SACRAMENTO – On the ballot as Measure A, the “Sacramento Mayoral Accountability and Community Equity Act of 2020,” appears to be going in the same direction it did six years ago when it was put in front of voters — a path to defeat.
Also called the “Strong Mayor” initiative, Measure A fell behind early after the polls closed on Tuesday and continued in that pattern. With all 205 precincts reporting, nearly 57% of the votes went against the measure while 43% of the votes favored the initiative.
Sacramento Mayor Darrell Steinberg, who pushed for the initiative that would have given him expanded powers, did not concede when he observed early returns. But he did say he was disappointed.
“The results are obviously not complete yet. But certainly the early returns on Measure A does not look good for its passage,” Steinberg said outside of a residence in the Hollywood Park neighborhood. “And that is disappointing to me.”
Stienberg and his supporters bet all of their poker chips in hopes of revising the city’s current “council-manager” form of government to a “mayor-council structure.”
For the second time in six years, a majority of the voters have made it clear that they were not all in with the initiative and it is time to fold in the cards. The strong mayor proposal in 2014 was on the ballot as Measure L.
Measure L went down in flames with 57% of the voters in opposition to 43% who approved. Then Sacramento mayor Kevin Johnson led the effort to install the initiative to no avail, and eventually, was one of the reasons why he decided not to run for another term.
Steinberg, who has been elected 10 times on the local and state levels, lost out on an issue that had a sticky thorn in the side of half the Black community that didn’t see eye-to-eye with his motivation to have absolute influence over certain decisions without the City Council’s approval.
“We do have trust issues, not just NAACP, but a number of individuals in the Black community, organizations, and faith-based, have trust issues with him,” Sacramento NAACP president Betty Williams told The OBSERVER in August after the City Council voted to put the initiative on the ballot.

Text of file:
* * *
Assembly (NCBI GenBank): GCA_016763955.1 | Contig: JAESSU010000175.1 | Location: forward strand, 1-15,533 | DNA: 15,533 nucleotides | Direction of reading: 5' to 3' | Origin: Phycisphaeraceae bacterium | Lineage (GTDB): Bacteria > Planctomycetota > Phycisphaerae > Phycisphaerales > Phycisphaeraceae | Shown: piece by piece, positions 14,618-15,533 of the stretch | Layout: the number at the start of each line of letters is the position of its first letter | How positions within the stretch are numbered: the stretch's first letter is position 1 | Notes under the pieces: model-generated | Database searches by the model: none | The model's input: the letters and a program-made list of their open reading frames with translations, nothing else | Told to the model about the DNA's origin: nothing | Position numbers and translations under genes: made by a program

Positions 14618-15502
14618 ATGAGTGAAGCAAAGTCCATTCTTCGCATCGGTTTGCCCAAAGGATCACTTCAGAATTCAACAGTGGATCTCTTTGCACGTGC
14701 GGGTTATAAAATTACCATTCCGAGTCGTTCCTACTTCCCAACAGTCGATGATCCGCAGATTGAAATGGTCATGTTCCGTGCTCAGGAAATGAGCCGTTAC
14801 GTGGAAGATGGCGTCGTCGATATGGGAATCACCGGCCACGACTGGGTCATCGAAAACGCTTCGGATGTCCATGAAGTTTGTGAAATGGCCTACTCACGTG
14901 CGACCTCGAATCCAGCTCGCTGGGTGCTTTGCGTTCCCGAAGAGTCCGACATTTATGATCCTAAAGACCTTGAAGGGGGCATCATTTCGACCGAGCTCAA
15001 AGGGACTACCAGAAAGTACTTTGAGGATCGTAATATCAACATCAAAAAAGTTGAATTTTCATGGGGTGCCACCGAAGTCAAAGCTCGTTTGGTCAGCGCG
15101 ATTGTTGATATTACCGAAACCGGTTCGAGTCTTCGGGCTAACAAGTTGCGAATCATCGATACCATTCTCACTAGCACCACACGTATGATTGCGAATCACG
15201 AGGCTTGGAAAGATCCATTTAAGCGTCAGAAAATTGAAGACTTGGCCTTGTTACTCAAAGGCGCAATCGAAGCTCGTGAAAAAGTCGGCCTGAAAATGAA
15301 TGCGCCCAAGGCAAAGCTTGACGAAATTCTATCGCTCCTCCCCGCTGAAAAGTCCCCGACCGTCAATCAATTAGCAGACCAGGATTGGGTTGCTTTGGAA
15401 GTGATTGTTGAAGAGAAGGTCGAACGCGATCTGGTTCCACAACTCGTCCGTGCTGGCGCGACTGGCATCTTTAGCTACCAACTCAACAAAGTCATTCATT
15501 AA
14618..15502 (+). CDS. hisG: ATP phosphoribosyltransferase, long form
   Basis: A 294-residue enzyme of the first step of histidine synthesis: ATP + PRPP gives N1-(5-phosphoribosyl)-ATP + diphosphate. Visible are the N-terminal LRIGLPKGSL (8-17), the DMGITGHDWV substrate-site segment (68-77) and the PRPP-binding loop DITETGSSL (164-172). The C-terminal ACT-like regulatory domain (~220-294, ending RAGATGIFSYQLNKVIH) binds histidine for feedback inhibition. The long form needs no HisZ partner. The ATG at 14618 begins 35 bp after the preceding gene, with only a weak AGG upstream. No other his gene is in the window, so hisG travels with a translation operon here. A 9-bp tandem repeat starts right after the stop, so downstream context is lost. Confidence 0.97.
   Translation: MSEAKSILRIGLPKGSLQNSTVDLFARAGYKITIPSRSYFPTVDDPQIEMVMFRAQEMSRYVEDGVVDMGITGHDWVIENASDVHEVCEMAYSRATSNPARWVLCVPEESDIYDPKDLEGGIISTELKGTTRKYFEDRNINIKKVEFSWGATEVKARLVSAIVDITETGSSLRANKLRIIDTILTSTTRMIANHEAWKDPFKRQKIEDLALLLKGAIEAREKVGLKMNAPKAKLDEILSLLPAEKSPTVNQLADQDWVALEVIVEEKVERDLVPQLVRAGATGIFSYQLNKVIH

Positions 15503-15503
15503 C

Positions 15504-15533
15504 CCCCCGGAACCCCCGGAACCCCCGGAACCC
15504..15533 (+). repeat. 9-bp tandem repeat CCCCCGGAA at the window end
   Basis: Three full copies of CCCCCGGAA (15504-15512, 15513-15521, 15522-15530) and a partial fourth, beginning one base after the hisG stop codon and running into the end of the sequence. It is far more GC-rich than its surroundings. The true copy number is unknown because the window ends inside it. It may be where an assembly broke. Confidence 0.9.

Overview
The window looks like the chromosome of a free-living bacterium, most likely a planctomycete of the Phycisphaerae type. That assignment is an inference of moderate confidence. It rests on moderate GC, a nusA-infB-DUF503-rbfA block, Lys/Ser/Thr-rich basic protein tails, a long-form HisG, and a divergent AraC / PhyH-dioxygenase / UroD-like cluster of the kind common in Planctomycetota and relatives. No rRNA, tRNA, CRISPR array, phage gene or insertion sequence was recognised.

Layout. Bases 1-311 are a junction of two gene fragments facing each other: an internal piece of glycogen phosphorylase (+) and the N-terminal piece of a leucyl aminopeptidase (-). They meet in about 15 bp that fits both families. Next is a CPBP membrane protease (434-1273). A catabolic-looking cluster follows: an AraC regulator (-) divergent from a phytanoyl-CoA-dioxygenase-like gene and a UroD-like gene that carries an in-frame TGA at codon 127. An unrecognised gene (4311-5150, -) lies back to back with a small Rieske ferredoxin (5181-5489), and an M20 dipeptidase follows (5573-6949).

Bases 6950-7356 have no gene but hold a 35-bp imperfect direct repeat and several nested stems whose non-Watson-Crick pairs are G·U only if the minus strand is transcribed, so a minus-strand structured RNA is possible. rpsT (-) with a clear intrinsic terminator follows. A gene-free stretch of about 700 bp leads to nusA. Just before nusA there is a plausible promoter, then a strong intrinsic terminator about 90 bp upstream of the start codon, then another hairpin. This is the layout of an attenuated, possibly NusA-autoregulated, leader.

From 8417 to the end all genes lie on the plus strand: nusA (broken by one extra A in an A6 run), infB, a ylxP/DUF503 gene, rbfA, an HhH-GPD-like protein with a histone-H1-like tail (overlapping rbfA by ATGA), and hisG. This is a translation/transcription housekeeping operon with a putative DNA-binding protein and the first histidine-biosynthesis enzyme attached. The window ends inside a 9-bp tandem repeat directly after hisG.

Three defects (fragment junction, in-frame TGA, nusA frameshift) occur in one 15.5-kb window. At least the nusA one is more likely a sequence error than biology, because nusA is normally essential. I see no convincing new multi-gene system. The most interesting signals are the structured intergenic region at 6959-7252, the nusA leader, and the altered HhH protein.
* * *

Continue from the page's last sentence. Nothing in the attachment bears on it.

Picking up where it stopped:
It was relatively a modest, General Election evening for Steinberg. He spent the first part of the evening with members of his staff at Cesar Chavez Park’s La Cosecha restaurant in a socially distanced environment.
When the results from Measure A started to trickle in, Steinberg watched it from a private residence in Hollywood Park where he spoke to the local media. He said that he had “no regrets” of his efforts to bring the initiative before his constituents.
The lights were dimming on Measure A but the mayor had not thrown in the towel considering mail-in ballots were not fully counted.
“Well, it’s not an official concession,” Steinbert said.
In all likelihood, it’s the end of the discussion about giving the mayor of Sacramento control of the city budget, veto power, the right to fire the city manager. Steinberg told The OBSERVER he now doesn’t know if Sacramento will ever be willing to offer up those duties.
“I don’t know (if the city will be ready for a strong mayor). We would have to analyze why. It may have been what some critics said was the ‘wrong time,’” Steinberg said. “I thought it was (the right time) because people were holding the mayor accountable and the system does not give the mayor any executive tools.”
“But maybe people felt like there was too much going on in life and maybe they are satisfied with the form of government. They think that it works just fine,” Steinberg said in conclusion.
MEASURE B AND MEASURE C
With all 205 precincts reporting, Measure B is overwhelmingly in favor of the city of Sacramento voters. Currently, 66.55% (59,991 votes) are in favor of the measure while 33.45% (30, 160 votes) in opposition.
Measure B would amend the city of Sacramento Charter to have the Sacramento Independent Redistricting Commission to establish the next council district boundaries map.
The map could be used for the 2022 elections. Measure B requires a simple majority (50% plus 1) to pass.
With all 205 precincts reporting, Measure C is going down. Currently 61.71% (58,006 votes) are in oppose of the measure while 38.29% (35,993 votes) are in support.
Measure C would have added an article to the City of Sacramento Charter to create a new elected body (Rental Housing Board) with powers that include setting rents, establishing regulations, and establishing its own budget.
Additionally, charging fees to finance Rental Housing Board’s operations, establishing penalties, conducting investigations, and adjudicating rent adjustments would have been powers of the board.
By Antonio R. Harvey | OBSERVER Staff Writer
Photo by Russell Stiger, Jr.